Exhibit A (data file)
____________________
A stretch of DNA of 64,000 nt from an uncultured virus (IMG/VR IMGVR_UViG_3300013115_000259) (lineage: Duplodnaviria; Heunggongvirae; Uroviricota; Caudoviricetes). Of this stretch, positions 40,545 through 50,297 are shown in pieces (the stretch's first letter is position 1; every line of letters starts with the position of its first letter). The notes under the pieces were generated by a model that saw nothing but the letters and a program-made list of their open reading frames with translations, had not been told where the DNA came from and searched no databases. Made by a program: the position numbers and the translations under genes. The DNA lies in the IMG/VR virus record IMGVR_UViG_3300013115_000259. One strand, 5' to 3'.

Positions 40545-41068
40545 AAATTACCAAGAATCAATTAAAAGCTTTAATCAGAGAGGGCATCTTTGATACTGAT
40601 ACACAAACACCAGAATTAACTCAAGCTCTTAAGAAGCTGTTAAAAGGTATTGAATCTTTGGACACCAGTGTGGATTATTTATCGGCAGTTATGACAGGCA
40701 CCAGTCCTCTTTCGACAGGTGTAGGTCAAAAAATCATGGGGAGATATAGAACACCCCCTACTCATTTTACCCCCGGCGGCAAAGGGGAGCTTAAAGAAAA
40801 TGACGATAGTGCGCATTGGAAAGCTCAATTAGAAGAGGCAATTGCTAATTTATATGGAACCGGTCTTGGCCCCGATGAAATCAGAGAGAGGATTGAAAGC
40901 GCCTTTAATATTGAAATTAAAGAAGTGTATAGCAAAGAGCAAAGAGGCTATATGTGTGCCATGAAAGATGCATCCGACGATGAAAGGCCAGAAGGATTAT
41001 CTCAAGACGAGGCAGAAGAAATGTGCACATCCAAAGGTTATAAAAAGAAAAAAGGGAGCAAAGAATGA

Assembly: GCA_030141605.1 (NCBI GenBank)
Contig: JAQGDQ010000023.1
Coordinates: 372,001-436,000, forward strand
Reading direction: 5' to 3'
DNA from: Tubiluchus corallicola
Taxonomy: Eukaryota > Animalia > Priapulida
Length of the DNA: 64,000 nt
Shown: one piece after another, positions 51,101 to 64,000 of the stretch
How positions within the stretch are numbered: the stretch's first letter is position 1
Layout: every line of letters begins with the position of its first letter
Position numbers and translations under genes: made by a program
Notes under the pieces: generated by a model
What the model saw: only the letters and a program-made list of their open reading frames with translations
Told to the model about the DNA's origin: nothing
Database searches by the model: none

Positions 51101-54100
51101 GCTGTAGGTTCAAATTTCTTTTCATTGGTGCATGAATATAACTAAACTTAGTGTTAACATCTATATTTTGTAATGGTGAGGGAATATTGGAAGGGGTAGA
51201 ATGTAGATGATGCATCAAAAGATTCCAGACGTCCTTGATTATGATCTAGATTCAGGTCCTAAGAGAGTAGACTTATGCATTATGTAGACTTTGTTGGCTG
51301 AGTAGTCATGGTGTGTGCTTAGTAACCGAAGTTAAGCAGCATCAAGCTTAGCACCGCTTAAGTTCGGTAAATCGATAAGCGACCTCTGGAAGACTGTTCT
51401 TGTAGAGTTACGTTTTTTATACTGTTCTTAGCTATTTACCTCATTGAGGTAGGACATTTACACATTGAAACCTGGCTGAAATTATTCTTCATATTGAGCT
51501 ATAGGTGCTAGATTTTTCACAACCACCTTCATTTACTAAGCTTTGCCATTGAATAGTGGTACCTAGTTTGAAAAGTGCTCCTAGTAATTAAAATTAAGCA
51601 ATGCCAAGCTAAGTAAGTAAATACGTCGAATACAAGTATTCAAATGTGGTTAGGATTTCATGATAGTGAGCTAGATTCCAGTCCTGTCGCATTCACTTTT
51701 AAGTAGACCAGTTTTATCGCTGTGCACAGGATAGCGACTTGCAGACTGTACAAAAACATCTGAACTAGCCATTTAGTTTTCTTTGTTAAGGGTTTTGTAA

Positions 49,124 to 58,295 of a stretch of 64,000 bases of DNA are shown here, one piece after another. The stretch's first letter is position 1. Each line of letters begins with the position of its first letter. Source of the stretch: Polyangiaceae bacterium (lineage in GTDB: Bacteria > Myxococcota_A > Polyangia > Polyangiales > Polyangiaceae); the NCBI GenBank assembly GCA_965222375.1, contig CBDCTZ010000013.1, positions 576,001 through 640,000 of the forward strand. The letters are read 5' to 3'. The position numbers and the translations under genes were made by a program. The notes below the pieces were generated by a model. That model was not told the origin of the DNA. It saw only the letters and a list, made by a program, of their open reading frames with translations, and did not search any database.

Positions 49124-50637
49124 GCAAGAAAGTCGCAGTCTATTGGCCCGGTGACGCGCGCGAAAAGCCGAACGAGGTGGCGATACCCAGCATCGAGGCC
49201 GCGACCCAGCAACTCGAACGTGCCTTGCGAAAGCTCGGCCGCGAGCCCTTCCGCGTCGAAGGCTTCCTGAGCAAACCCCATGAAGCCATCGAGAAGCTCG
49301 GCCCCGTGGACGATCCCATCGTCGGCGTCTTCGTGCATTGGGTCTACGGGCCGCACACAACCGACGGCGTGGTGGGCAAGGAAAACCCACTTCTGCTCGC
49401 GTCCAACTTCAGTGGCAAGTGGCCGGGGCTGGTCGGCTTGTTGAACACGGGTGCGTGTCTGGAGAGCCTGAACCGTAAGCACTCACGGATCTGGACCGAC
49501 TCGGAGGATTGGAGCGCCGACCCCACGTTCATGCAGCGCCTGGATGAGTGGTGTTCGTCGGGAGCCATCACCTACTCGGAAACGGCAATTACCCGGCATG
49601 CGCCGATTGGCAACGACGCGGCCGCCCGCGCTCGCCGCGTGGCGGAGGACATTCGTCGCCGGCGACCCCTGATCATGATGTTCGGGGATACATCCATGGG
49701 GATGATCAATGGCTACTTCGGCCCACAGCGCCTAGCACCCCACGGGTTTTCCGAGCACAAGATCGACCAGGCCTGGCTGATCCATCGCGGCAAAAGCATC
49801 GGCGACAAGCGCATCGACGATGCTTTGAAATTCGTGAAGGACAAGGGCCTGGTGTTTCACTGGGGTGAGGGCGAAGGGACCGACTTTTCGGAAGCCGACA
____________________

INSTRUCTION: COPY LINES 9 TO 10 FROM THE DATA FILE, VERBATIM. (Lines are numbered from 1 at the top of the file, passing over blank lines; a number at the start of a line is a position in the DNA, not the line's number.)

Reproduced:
Assembly: GCA_030141605.1 (NCBI GenBank)
Contig: JAQGDQ010000023.1